Recently I talked about Theory of Mind—how some animals obviously recognize that others are aware. There’s good evidence that animals are aware of what other critters are thinking or planning.
Whenever my duck Ms. Khaki came close to me with a soft “quack quack,” she knew I would get the trowel and dig up damp spots in the Hen House mud to provide her with the juicy worms she loved. Once, she showed me where I had left the trowel.
There is a good case to be made for some animals who are also self-aware. Great apes, elephants and two-year-old humans recognize themselves in a mirror when they use it to explore an odd mark on themselves.
Hunger or itches that get scratched could be called indicators of self-awareness. And at a higher level, chickens are certainly aware of their role in the flock. Wolves are aware of their status in the pack. Their interactions are based on that awareness.
Is animal awareness anything like the self-consciousness of a human teenager worrying about how she looks? Are animals self-conscious when they groom themselves or preen their feathers or lick their wounds? I wonder if it has similar roots in the brain.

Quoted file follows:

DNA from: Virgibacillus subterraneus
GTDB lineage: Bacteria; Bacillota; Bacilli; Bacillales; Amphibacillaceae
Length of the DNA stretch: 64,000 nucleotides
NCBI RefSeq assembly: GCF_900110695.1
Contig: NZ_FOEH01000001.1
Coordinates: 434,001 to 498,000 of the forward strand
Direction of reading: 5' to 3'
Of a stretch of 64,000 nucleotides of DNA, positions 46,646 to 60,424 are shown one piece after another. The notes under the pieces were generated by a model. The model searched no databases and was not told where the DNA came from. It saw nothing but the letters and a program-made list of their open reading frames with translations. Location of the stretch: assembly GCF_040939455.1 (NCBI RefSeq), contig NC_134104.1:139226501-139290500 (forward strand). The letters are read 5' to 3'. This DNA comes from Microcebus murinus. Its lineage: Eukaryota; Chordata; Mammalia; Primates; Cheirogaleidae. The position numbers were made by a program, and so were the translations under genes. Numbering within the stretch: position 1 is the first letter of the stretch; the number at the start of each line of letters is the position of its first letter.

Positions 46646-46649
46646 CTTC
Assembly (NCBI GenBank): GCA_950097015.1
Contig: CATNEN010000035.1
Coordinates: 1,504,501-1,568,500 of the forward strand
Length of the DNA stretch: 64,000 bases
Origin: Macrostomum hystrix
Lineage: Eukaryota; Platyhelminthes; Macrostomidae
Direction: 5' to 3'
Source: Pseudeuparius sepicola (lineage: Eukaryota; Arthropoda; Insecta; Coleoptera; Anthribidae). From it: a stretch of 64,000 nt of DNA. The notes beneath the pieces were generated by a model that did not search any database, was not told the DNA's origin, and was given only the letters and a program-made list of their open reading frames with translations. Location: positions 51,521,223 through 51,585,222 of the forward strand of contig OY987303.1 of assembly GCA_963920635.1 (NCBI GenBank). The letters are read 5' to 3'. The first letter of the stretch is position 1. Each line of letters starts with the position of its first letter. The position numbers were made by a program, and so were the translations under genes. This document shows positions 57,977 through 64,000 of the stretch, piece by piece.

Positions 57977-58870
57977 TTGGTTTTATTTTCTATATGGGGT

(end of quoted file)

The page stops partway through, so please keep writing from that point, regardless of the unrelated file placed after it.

When a dog “asks” for a walk or wants to go outside or wants his dinner at 4 pm as usual— Is that simple creature awareness? Is it a difference in degree, not in essence, from our human awareness, as Darwin suggested?
Author Gary Kowalski writes that we share with animals a “…dread of the inexplicable.” He points out that animals are like mirrors, “… a reference point in nature…” to help us understand ourselves. The tragedy is that our denial of animal consciousness has allowed us to use them—too of ten without kindness or mercy.
How did that wild sparrow know that it was safe to ride my finger around the open door to the backyard. Was it my quiet voice? It’s tone? What kind of universal awareness resides in simple “knowing” like that?